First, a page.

Migrants face grief and illness on Greek island of Samos
The coastguard headquarters in the port of Samos is crowded with UN aid workers, Red Cross staff and an Arabic translator.
It's early morning and they're trying to find a hotel for Jamil, a 32-year-old Syrian in borrowed clothes, who sits shivering and expressionless.
Two hours earlier he had been swimming to survive in the Aegean Sea, after the smuggler's boat he was on capsized.
The 30 on board included Jamil's two young sons and pregnant wife.
Migrants in another boat spotted and saved him, but his family are among 13 still missing. Patrol boats and a helicopter are searching.
Jamil will wait in Samos for news. He's too numb to give many details to the translator.
The coastguard staff are becoming used to the sight of grieving families. More than 30 people have drowned here this year, with many more classed as missing or presumed dead, which now includes Jamil's family and 10 others he travelled with.
Three Greek patrol boats operate nightly around the shores of Samos. In recent weeks there has been a surge in arrivals. More migrants have fled here from Turkey than to any other island except Lesbos.
Thunderstorms, continuous rain and flooding are now lashing the island, but there is no sign of a let-up in terms of numbers.
In September, around 8,000 migrants crossed from Turkey to the Greek islands per day. That figure has risen to 9,000, according to the UN.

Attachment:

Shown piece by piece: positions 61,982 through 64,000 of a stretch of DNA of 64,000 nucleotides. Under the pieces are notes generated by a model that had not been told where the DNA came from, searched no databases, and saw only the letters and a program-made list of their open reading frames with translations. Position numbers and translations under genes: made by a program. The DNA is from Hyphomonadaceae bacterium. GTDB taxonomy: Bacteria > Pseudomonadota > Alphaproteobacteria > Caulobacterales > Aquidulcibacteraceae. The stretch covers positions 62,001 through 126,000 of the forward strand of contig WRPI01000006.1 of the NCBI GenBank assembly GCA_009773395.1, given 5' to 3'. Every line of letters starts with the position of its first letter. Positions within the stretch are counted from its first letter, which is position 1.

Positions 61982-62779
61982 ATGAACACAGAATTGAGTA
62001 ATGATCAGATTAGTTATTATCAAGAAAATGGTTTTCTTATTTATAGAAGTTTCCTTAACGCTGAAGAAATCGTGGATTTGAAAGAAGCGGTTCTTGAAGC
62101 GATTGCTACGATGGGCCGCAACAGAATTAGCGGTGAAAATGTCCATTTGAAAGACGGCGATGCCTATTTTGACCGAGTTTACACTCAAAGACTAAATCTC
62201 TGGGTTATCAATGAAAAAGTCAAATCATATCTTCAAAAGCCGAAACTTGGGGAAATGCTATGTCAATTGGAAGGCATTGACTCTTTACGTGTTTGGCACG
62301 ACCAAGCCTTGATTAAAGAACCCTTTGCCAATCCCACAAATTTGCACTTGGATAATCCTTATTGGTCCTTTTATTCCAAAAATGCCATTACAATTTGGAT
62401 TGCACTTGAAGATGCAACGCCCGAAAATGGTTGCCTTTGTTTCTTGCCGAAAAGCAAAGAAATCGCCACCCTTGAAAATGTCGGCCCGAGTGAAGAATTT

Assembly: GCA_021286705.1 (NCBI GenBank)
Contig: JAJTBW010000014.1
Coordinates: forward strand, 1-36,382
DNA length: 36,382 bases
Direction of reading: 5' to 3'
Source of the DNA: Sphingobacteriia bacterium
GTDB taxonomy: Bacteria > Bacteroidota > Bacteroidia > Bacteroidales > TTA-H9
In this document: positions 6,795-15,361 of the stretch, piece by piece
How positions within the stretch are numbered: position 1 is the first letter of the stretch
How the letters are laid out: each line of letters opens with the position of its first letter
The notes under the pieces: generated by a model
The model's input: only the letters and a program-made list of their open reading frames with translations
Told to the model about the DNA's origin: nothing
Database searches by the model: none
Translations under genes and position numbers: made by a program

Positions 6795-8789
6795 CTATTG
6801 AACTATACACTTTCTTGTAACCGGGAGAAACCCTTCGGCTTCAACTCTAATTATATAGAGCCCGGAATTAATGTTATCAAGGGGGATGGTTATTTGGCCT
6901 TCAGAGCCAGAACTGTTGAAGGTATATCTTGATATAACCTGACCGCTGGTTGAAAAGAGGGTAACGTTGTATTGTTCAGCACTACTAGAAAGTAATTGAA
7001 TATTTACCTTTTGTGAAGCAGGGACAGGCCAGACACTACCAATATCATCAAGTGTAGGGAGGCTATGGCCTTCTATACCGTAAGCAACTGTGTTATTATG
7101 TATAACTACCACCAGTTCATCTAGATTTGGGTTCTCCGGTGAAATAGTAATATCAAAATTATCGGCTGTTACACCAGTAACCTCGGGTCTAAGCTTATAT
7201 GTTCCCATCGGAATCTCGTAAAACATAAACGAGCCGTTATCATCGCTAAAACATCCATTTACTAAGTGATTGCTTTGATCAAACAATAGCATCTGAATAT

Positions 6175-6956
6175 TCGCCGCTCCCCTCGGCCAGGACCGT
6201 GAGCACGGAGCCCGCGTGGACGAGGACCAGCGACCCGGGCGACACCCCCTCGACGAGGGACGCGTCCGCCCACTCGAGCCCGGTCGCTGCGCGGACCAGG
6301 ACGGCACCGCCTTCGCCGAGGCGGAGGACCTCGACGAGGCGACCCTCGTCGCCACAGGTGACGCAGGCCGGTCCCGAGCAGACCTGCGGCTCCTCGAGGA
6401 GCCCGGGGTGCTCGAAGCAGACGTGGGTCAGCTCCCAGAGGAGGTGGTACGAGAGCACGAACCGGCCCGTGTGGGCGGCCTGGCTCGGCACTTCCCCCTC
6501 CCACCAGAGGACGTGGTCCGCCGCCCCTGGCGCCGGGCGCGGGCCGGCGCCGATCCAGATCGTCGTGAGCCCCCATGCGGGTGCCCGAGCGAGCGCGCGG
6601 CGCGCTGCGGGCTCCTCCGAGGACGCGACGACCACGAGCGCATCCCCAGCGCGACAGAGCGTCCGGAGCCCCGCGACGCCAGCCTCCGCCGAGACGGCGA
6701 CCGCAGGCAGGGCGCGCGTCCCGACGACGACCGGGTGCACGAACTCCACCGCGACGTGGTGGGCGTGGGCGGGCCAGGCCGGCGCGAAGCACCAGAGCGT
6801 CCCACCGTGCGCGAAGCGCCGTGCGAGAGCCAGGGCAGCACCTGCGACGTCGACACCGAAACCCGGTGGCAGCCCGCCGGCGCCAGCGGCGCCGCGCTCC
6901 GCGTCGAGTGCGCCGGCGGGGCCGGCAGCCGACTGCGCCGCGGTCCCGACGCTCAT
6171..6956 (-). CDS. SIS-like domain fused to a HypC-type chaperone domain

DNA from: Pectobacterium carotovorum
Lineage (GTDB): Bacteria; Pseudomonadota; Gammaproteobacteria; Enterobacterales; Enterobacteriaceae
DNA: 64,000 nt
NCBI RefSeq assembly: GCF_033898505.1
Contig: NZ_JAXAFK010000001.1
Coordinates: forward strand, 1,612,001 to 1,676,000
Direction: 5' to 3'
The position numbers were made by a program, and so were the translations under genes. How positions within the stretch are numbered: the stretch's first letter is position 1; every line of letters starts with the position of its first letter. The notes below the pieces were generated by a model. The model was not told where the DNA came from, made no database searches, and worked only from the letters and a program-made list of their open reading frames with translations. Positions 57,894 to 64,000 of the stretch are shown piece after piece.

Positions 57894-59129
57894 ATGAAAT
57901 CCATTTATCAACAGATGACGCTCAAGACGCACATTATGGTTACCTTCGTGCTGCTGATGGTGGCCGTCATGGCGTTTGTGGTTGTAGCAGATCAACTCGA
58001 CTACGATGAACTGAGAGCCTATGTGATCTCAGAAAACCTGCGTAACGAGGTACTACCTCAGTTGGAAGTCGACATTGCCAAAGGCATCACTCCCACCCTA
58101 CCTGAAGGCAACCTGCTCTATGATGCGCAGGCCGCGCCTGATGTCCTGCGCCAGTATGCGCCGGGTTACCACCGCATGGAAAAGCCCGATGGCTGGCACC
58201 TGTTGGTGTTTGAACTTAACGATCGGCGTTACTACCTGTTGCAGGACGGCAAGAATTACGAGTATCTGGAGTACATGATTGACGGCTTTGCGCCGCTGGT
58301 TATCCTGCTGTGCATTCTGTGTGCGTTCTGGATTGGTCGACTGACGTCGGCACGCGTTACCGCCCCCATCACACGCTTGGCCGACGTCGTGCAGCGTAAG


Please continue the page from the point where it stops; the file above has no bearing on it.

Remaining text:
Around 1,500 a day reach Samos.
'Things will get worse'
Once migrants arrive they are bussed half an hour through mountainous roads to the capital, Samos Town.
Those describing themselves as Syrian are separated and wait in fenced areas close to the ferry port. They wait for up to three days to obtain registration papers, and then head to Athens.
For non-Syrians the average wait is 10 days. They are kept behind barbed wire fencing in an old military base.
There is only space for 200, but more than 1,000 are here. Those who can afford it stay in hotels.
Aid workers say both camps suffer from poor conditions. Volunteer medic Eva Stevens told me poor sanitation and a lack of cleaning facilities were causing major health problems.
"We are dealing with a lot of virus infections because it's too overcrowded and [due to] bad hygiene issues. [There is also] flu, diarrhoea, skin conditions," she said.
"We're trying to do what we can, but with the weather getting worse, things will worsen here too."
One factor helping the authorities is the transience of the population here, though that will soon change.
Part of the EU plan to stop migrants taking the Balkan route through Europe is to support Greece and Italy in processing and screening all future asylum seekers.
That process has started in Italy, and is being tested in Lesbos this week.
Samos and four other Greek islands are due to open more permanent reception centres by the end of November. But officials here are worried about how their tiny island will be affected when vast numbers of migrants are no longer just passing through.